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Year : 2012  |  Volume : 28  |  Issue : 4  |  Page : 405-408

Voiding dysfunction after repair of giant trigonal vesicovaginal or urethrovesicovaginal fistulae: A need for long-term follow-up

Department of Urology, Postgraduate Institute of Medical Education and Research, Chandigarh, India

Correspondence Address:
Shrawan K Singh
Department of Urology, Level II, B- Block, Nehru Hospital, Postgraduate Institute of Medical Education and Research, Sector 12, Chandigarh - 160 012
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Source of Support: None, Conflict of Interest: None

DOI: 10.4103/0970-1591.105751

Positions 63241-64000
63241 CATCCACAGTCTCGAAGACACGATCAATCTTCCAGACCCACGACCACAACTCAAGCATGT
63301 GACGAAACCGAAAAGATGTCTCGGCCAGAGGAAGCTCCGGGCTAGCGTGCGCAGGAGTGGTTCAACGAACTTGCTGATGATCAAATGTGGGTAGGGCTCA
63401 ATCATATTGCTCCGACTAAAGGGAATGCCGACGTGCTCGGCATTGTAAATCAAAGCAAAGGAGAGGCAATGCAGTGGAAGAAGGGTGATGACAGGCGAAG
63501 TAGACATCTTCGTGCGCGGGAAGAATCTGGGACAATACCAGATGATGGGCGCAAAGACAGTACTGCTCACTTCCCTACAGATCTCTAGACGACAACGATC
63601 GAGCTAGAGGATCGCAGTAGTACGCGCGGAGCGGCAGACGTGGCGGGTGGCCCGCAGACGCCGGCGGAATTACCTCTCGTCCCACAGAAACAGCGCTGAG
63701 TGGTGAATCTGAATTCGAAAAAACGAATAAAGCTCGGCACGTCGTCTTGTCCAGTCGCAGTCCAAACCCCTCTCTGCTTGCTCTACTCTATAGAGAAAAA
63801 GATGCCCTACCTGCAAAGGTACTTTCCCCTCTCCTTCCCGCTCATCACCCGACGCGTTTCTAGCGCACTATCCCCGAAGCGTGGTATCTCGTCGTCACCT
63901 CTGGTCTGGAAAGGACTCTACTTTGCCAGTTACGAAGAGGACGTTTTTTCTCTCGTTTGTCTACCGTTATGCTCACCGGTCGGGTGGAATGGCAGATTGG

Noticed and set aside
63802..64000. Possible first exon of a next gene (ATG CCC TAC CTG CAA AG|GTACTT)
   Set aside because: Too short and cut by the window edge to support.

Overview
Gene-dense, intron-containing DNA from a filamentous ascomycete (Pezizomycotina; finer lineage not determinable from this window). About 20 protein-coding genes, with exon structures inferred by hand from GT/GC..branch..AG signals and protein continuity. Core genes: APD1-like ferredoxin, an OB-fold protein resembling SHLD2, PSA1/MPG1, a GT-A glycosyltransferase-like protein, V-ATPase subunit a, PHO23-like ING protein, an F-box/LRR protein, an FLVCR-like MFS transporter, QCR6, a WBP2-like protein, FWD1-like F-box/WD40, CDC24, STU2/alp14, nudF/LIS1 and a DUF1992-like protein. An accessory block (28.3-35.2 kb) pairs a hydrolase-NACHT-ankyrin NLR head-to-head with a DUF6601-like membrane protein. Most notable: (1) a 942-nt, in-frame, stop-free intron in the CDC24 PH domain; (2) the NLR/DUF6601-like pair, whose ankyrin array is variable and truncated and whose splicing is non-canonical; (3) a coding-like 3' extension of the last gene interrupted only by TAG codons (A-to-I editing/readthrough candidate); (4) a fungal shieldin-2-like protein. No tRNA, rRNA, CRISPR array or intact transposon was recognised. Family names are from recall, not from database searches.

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Introduction: Urodynamic findings of lower urinary tract of women presenting with voiding dysfunction after successful repair of complex trigonal vesicovaginal fistulas at our institute are presented. Materials and Methods: In this retrospective case series, women presenting with voiding dysfunction after successful repair of obstetric fistulae were evaluated. In addition of standard clinical evaluation with history and clinical examination, all underwent kidney-ureter-bladder ultrasonography, renal function test, urine culture, and multichannel urodynamics. The latter consisted of free uroflowmetry, filling and voiding cystometry. Results: Five women (median age 35 years; range 30-45) presented with difficulty in voiding after the successful repair; two presented within 1 year and 3 after 10 years. The latter three presented with bilateral hydroureteronephrosis; one of these had chronic kidney disease (CKD) grade IV at presentation. Urodynamics (UDS) of all patients revealed poor detrusor compliance (median 11 ml/cm H 2 O; range 5-22), high-end filling detrusor pressures (median 41 cm H 2 O; range 11-46) and no detrusor overactivity. All patients attempted voiding with abdominal straining; with little contribution of detrusor contraction (median 6 cm H 2 O; range 0-9). Two patients could not void during the study, one with Tanagho reconstruction and another with CKD. Conclusion: Even after successful repair, patients with complex trigonal or urethra-vesicovaginal fistulae warrant indefinite long-term follow-up for voiding dysfunction in view of possibility of developing poorly compliant bladder.

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